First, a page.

Oriole birds are one of the most eye-catching birds you’ll find in your backyard. They are known for their orange and black plumage in the summer season, which contrasts well under the pale green leaves of trees. And, it is always tons of fun attracting all types of orioles to your backyard with oriole bird feeders.
These birds also bring a sweet little tune with their arrival, making them one of the number one species bird watchers look forward to seeing.
There are two classifications of Orioles – The New World and Old World Orioles. But in this article, we’re going to focus only on the New World species, the Icteridae family, because they’re the ones you’ll mostly come across here in America.
In this article, we’ll discuss:
- What orioles are
- The most popular Oriole species you’ll find in North America
- Other New World Orioles you’ll find in South America
- Interesting facts about orioles
So, if you’re curious to know more about these beautiful birds, read on…
What are Orioles?
Orioles are colorful birds that are frequent visitors of backyard bird feeders.
There are many species around the world, and these birds are classified into New World Orioles (Icteridae) and the Old World Orioles (Oriolidae). These two classifications are not related to each other.
Old World Orioles are the birds you’ll find in tropical areas. They are also more related to starlings and feed on fruit and insects. They come in a wide range of colors, from black, orange, to even olive green. They are also more widespread than New World Orioles and are found in Eurasia, Asia, East Indies, Australia, and the Philippines.
There are around 30 species of Old World Orioles, but some of the most well-known are:
- Golden Oriole found in Europe and western Asia
- Olive-backed Oriole found in northern and eastern Australia and New Guinea
- Black Oriole that is endemic only in Malaysia
New World Orioles are the ones you often see in your backyard. They are most known for their orange and black plumage and are generally found only in North America. They are closely related to the blackbird family instead of the starlings.
As I mentioned earlier, in this article, we will focus on the New World Orioles generally found in America.
We’ll take a look at the most popular ones and show how you can easily identify each.
Most Well-known Types of Orioles in North America
There are eight known species of orioles in North America:
- Orchard Oriole
- Audubon’s Oriole
- Altamira Oriole
- Baltimore Oriole
- Hooded Oriole
- Bullock’s Oriole
- Scott’s Oriole
- Spot-breasted Oriole
Belonging to the same family, these birds look very much similar to each other. But below, we’ll learn to differentiate each of them so you can easily tell which Oriole visits your backyard.
Orchard Orioles are slim songbirds with medium-length tails, round heads, and a straight bill.
Male birds are easily identifiable with their black feathers above their heads and back, and reddish-chestnut feathers on their chest and underwings. Female birds, on the other hand, feature a greenish-yellow plumage with two white wing bars and no black color.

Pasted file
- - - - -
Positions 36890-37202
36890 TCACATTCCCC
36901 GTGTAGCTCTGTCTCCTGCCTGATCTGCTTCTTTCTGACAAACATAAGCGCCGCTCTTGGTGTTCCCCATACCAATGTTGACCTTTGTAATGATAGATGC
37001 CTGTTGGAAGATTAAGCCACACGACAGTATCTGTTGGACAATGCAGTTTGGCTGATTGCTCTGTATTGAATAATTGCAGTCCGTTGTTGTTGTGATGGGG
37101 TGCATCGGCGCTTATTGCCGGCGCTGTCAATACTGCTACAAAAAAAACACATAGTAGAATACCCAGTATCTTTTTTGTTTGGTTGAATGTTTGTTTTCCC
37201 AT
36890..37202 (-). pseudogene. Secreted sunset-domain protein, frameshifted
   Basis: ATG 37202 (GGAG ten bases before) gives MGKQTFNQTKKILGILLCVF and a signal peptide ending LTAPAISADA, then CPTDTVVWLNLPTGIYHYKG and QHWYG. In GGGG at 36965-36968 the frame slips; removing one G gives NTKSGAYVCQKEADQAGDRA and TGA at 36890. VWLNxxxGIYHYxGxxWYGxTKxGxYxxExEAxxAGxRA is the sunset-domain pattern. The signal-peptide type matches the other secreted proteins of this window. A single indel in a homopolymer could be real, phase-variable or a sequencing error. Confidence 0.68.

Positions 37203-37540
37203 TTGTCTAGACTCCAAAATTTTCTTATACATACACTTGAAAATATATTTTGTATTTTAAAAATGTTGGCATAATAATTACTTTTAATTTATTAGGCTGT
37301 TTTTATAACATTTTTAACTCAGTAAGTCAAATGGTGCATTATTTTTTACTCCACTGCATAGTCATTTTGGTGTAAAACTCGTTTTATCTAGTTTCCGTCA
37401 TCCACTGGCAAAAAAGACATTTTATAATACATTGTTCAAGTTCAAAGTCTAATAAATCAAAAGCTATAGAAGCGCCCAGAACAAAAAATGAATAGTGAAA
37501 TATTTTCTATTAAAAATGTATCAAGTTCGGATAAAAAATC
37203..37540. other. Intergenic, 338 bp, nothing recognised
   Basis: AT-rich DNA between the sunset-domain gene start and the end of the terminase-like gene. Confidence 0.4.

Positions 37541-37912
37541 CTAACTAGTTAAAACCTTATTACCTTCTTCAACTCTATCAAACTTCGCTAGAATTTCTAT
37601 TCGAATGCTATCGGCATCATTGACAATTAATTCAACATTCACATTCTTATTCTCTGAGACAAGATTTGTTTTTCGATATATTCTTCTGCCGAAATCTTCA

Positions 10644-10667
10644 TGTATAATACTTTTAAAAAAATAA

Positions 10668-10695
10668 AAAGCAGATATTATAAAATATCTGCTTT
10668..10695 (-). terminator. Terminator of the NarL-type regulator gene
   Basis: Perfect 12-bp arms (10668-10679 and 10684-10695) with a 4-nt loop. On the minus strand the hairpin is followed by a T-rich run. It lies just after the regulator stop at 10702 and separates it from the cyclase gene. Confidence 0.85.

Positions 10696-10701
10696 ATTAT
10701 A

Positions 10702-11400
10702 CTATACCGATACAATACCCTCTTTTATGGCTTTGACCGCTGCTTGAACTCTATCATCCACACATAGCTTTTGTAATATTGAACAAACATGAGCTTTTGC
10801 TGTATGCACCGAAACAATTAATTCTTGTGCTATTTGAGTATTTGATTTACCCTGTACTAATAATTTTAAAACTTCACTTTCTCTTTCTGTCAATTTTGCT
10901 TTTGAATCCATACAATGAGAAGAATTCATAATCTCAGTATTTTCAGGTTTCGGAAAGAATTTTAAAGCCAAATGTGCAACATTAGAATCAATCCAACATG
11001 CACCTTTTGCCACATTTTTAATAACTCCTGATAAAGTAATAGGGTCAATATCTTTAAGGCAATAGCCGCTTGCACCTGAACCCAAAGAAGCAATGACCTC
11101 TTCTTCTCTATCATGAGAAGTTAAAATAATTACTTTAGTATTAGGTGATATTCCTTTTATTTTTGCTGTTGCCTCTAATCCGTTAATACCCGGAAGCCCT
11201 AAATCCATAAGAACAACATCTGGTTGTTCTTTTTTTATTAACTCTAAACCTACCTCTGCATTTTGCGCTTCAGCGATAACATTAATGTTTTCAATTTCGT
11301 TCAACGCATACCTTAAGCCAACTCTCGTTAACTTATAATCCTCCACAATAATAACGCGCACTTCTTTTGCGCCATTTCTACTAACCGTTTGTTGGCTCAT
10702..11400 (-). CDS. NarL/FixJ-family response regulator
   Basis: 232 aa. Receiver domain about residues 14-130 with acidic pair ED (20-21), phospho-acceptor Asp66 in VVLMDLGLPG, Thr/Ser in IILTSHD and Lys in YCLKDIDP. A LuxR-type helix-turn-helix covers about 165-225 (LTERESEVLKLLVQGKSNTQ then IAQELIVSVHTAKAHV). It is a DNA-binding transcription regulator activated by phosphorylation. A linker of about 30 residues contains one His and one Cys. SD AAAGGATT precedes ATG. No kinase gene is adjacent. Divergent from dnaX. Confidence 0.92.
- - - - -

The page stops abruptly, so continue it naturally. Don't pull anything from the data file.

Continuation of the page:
These types of orioles are long-distance migratory birds. They mainly breed in the eastern part of the United States and then fly south to Mexico and Southern America for winter.
They are often found in open woodlands near bodies of water, nesting in scattered trees.
Orchard Orioles love insects the most. But will also drink nectar and fruits when insects are not available.
Audubon’s Oriole is one of the larger oriole species. They feature a long tail, a large head, and a long, pointed bill with a thick base.
Male and female Audubon’s Oriole have very similar appearances. They feature a bright yellow and black plumage, with their entire head black, entire body yellow, and their entire wings black with white bars. And just like with most birds, male Audubon’s Oriole appear more vibrant than their female counterparts.
These types of orioles are non-migratory and are only found in South Texas and Mexico.
In Texas, you’ll frequently see them in wooded and brushy habitats, while in Mexico, they would become more spread out. They can be seen near bodies of water, cloud forests, deciduous forests, and even in coffee plantations.
They are not frequent visitors of backyard feeders as they can be very shy birds.
Altamira Oriole is one of the larger Oriole’s with a size that is larger than a Brewer’s Blackbird. The bird features a long tail, stock body, a fairly large head, and a long, pointed bill with a thick base.
These birds showcase a bright orange and black plumage. Most parts of their bodies are orange, while they have black areas in front of their eyes, on their chin, on the back, wings, and the tail. They also feature a white wing bar and orange shoulders.
Males are more vibrant than females. And immature Altamira Orioles feature an olive-brown back, a yellow head and body, and no black or white markings throughout their bodies.
These birds are non-migratory and are very rare in the US. You’ll often just see them in Texas and Rio Grande Valley all year round.
Altamira Orioles prefer to stay on open woodlands and visit backyard feeders to feed on sunflower seeds or nectar.
Baltimore Oriole is a medium-sized bird with a sturdy body, thick neck, long legs, and a pointed bill with a thick base like many other Orioles.
Male Baltimore Orioles are known for their flame-orange and black plumage. They have a solid black head, their bodies and under tail are of flame-orange color, and their wings are black with white bars.
In contrast to the male birds, female Baltimore Orioles are of lighter plumage. They feature a yellow-orange plumage on their breast areas, and a gray-colored head and back with two white bars on their wings.
These types of orioles are known to be medium to long-distance migrants, breeding in the eastern parts of the United States while wintering south to Mexico and Southern America. They build their nests in leafy deciduous forests, open woodlands, edges of forests, and near water sources.
Baltimore Orioles are also frequent visitors of backyard feeders, and love feeding on insects, fruits, and nectar of flowers.